I like its subtlety. Let me know what you think.
Update, note: Read this poem twice. Then read it again, and again, until you say, “<i>Oh!</i>”
<i>A Duchess, to her Maid</i>
Dear girl, pray hear me now with gentle ear,
For I have heartfelt instructions to give,
On coming affairs. My bleakness, I fear,
Has become increasingly afflictive.
Soon, I mean to reunite with my Lord.
I long to enter his heav’nly embrace,
Ecstatic communion I once adored,
And gaze contented on his flawless face.
Can such adoration be immoral?
You nod; yet who can fault my <i>agapé</i>?
I will sacrifice myself to spiritual
Bliss. Let me end my anguish in this way;
And tonight, while I die, and others dream,
Pray you ignore my chamber-shaking scream.
Very interesting, but I fear that I have not understood everything that you may have intended in this poem. The poem immediately makes me of Robert Browning’s My Last Duchess, and so I am imagining the duchess foreseeing her forthcoming brutal murder by her husband.
The other thing that you may want to do is mark accents on words if you alter their stress pattern. For instance, doing so with a word like ‘áfflictíve’, you help it to clearly rhyme with ‘give’ and better hold your iambic pentametre.
Thank you. I did have Browning’s duchess in mind, and your interpretation is possible. I’m curious though how others will read this. Look at some of the phrases: “my Lord”, “heav’nly embrace”, “ecstatic union”, “gaze contented on his flawless face”, “bliss”. Also, recall the Renaissance slang meaning of “die” for the last couplet. What <i>exactly</i> is the Duchess planning to do? There are two possibilities I have in mind. Imagine the speaker with a look of despair, for one; and then imagine her saying all this with a sly, smiling look, for the other. I’ve edited the original post a little, hopefully clarifying things.
I meant afflictive to be read normally, also. The poem’s not perfectly iambic, but I think it’s enough so for a sonnet.
Yes, I got all of those references, but I guess that I took it more on the serious side the first time. Very clever, though: my poems almost never have that effect, but then again, that is not a style which I use at all. It is much more a very open and serious Anglo-Saxon style, which is not at all like yours. Renaissance slang is also not something which I know very well, but I have an idea about what you mean.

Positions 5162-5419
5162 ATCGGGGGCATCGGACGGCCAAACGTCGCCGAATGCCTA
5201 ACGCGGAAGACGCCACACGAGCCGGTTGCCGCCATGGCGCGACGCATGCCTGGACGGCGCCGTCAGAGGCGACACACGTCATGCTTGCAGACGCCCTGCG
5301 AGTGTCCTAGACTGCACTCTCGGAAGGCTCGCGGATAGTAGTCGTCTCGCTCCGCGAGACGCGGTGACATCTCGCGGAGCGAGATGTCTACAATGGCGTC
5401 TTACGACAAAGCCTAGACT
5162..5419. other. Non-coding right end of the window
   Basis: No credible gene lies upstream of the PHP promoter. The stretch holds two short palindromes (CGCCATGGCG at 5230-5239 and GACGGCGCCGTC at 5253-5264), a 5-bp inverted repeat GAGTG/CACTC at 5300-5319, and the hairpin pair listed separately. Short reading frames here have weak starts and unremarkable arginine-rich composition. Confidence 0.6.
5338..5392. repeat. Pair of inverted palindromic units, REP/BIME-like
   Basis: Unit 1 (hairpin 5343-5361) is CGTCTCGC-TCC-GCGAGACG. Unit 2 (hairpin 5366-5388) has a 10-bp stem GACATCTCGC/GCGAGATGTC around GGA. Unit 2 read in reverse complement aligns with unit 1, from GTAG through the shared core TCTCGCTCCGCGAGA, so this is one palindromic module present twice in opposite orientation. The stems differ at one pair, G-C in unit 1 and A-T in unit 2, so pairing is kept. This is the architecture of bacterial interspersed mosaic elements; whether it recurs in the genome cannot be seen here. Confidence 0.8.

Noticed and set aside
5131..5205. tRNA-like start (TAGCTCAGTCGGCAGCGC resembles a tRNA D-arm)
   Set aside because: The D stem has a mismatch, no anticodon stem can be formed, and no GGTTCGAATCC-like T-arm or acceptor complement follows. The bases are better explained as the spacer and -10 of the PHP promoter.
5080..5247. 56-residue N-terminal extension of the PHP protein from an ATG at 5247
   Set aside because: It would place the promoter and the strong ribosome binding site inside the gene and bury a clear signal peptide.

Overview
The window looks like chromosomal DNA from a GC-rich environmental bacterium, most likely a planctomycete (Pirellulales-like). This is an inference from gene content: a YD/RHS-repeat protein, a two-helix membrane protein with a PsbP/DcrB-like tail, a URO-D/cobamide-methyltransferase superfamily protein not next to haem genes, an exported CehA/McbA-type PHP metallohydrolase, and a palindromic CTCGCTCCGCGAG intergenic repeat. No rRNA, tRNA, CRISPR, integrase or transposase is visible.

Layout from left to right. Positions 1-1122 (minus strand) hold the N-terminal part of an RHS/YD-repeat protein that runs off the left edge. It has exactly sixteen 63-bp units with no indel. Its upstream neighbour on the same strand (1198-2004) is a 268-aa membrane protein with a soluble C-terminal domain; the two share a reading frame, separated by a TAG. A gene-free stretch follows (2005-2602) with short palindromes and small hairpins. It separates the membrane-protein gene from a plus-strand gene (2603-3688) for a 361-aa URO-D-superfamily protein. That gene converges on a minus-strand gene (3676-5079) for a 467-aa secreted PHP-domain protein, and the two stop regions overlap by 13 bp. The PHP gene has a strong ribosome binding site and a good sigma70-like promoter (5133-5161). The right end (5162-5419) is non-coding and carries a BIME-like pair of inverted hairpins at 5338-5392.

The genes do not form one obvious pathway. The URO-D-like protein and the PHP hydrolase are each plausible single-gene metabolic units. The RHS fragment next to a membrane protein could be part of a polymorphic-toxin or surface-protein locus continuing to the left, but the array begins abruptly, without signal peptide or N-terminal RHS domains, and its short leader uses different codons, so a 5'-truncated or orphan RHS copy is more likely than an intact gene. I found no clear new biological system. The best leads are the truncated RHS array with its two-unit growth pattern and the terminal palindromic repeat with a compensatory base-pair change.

Now your poem reminds me more of John Donne.
I saw two interpretations, one in which the duchess is committing suicide to join her husband in heaven, and another in which the duchess is committing suicide because of an abusive husband. The phrase “while others dream” seems to imply that only she is aware of her forecoming death, i.e. she is committing suicide.
The former is less likely as it would surely leave the duchy in shambles and disorganization, but it is still possible. “My Lord” could refer to her husband, and the “my bleakness” phrase adds strength to this argument. The latter also seems likely, in which “My Lord” refers to God in heaven, in which case “bliss”, “heaven’ly embrace”, etc. lends strength to this argument.
As for <i>My Last Duchess</i>, the Duchess never saw the murder coming. “Even had you skill / In speech–(which I have not)–to make your will / Quite clear to such an one / […] / E’en then would be some stooping; and I chuse / Never to stoop.” Your duchess seems to take her death quite calmly, and is willing to discuss it. Are you going for a Victorian feel?
To Cless Alvein, your interpretations are also along the correct lines–at least, along the lines of one of my two readings. There’s no conclusive proof that the duchess is planning anything other than suicide. Yet is literal death <i>necessarily</i> involved? From the OED, die: “To experience a sexual orgasm. (Most common as a poetical metaphor in the late 16th and 17th cent.)” The main feature of this poem is the intertwinement of these meanings. As for “The Last Duchess”'s relation to this, there’s nothing explicit; yet, after this poem, the Duke’s suspicions do seem rather more justified..
To Sir Percival, thank you again. I did have Donne in mind, and some instances in Shakespeare’s plays; the unity of body and spirit their poems accomplish.
Very nice. I only saw the suicide until you provided that definiton. Never knew “die” could be used that way.